Advocate General proposes 18-month limit on holiday accrual while on sick leaveFriday, July 15th, 2011
Indefinite accrual of holiday leave and pay while on sick leave is incompatible with the objective of recuperation, according to the Advocate General.
According to case law of the Court of Justice of the European Union (CJEU), the right to annual leave is retained even in cases of long-term illness. The length of time for which this right continues is the issue considered by Advocate General Trstenjak in the case KHS AG v Winfried Schulte, yet to be decided by the CJEU itself. An Advocate General has the role of proposing to the CJEU an “Opinion”, i.e. a legal solution to a case for which it is responsible but the CJEU is not obliged to agree with the Opinion.
Mr Schulte was absent sick from 2002 until his employment was terminated in 2008. Following termination, he made a claim to a German court for payment in lieu of 35 days’ contractual leave for each of the three years 2006 to 2008. The court approved the payment but limited the amount to the statutory minimum entitlement. The employer appealed and the court decided to seek a ruling from the CJEU as to
- whether workers may accumulate entitlement to allowances in lieu of leave over several years, and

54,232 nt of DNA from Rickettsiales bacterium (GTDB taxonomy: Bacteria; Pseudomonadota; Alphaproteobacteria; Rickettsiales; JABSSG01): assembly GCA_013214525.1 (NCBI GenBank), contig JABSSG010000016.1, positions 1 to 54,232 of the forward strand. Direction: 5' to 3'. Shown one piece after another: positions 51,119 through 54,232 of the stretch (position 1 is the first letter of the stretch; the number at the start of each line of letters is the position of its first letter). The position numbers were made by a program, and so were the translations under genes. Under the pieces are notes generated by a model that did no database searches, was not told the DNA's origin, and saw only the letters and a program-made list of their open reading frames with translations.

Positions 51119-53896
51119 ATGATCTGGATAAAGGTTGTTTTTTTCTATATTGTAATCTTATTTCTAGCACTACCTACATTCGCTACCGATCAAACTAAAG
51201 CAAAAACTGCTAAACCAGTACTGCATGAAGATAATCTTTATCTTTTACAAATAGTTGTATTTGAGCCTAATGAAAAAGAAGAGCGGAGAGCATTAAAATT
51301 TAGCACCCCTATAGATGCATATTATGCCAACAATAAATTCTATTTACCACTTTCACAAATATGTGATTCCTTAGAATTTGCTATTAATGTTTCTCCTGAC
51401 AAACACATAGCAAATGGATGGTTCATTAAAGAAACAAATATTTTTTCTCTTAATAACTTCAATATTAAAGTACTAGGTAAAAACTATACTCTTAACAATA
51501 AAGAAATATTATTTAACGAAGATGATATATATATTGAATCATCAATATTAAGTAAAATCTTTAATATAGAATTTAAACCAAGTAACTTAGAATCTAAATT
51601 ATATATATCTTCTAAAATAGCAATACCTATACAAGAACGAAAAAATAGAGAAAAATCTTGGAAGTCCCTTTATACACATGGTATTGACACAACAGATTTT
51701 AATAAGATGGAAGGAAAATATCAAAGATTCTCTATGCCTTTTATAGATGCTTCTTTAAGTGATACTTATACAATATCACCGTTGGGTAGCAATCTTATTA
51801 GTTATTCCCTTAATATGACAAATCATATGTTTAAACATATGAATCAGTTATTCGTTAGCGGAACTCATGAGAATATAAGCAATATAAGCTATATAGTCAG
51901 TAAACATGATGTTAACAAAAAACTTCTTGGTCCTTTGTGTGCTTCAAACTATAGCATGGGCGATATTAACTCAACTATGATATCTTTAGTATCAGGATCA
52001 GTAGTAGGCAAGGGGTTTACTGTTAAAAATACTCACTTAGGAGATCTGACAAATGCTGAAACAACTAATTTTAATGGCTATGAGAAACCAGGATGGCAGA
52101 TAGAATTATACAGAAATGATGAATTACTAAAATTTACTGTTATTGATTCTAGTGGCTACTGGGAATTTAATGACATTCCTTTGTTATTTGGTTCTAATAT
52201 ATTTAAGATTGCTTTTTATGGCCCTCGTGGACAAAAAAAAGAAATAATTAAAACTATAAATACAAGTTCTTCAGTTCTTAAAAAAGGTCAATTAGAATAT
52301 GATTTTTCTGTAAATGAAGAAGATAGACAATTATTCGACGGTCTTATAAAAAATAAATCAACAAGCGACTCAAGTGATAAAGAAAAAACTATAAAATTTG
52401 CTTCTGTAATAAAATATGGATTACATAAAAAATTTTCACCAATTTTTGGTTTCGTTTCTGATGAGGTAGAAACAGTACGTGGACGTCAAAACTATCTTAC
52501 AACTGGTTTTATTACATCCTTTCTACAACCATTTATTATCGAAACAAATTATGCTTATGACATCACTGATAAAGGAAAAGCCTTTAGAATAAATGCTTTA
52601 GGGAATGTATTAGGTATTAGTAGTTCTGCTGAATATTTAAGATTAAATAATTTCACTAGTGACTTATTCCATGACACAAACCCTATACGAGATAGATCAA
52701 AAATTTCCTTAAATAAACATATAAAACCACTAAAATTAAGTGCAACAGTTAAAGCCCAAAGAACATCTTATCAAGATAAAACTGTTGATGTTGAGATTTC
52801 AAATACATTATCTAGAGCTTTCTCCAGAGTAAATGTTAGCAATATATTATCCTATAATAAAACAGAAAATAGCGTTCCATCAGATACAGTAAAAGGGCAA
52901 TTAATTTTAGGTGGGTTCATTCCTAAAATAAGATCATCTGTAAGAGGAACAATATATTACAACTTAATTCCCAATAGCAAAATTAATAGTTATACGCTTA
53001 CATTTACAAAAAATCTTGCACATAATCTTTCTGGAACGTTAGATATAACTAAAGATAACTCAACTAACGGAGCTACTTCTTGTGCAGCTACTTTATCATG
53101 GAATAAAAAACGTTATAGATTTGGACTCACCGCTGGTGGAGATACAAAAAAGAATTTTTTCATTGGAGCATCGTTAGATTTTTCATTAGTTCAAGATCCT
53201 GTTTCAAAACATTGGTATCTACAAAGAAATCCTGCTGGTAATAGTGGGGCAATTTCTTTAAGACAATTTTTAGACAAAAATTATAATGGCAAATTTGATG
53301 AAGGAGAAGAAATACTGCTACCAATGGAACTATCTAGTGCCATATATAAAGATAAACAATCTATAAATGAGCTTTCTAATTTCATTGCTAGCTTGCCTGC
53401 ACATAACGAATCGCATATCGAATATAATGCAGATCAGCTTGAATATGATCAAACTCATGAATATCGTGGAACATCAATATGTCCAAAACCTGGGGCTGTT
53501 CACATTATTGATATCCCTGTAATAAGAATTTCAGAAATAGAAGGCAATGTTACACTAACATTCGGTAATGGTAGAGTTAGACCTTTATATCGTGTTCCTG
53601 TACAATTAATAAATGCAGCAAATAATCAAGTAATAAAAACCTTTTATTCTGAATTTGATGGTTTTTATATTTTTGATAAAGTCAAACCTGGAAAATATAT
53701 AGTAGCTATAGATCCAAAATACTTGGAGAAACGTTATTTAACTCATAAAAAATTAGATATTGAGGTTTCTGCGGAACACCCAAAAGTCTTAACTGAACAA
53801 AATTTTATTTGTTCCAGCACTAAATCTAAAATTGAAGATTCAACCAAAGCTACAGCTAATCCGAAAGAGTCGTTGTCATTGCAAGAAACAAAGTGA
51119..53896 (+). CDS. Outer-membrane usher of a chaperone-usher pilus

- whether Member States may set a time-limit of 18 months for those entitlements.
The Advocate General’s Opinion makes the following points:
- Case-law has established an inviolable right to annual leave even in cases of long-term illness.
- The accumulation, without any time limits, of entitlement to leave or allowances in lieu is not required by EU law.
- The purpose of annual leave is to enable a worker to “recover from the effort and stress of the working year and draw new strength for the rest of the working year from the relaxation and leisure enjoyed while on leave”, and that objective is not achieved if the leave is not taken until a number of years later.
- Faced with having to make payment for leave accumulated over several years, employers are likely to terminate employment of workers quickly.
- A time limit of 18 months, as suggested by the German court, is consistent with the protections built into the Working Time Directive and provides a period of up to 2½ years to take the entitlement for a particular year. However, a period of 6 months would be insufficient.
The Opinion of the Advocate General conflicts with the proposals published by the UK Government in May 2011 to bring the Working Time Regulations into line with EU case law by allowing a limited amount of annual leave entitlement to be carried forward to the next holiday year. However, the CJEU may yet decide that the Advocate General’s proposed 18-month time limit goes beyond the current terms of the Working Time Directive and reach a quite different conclusion.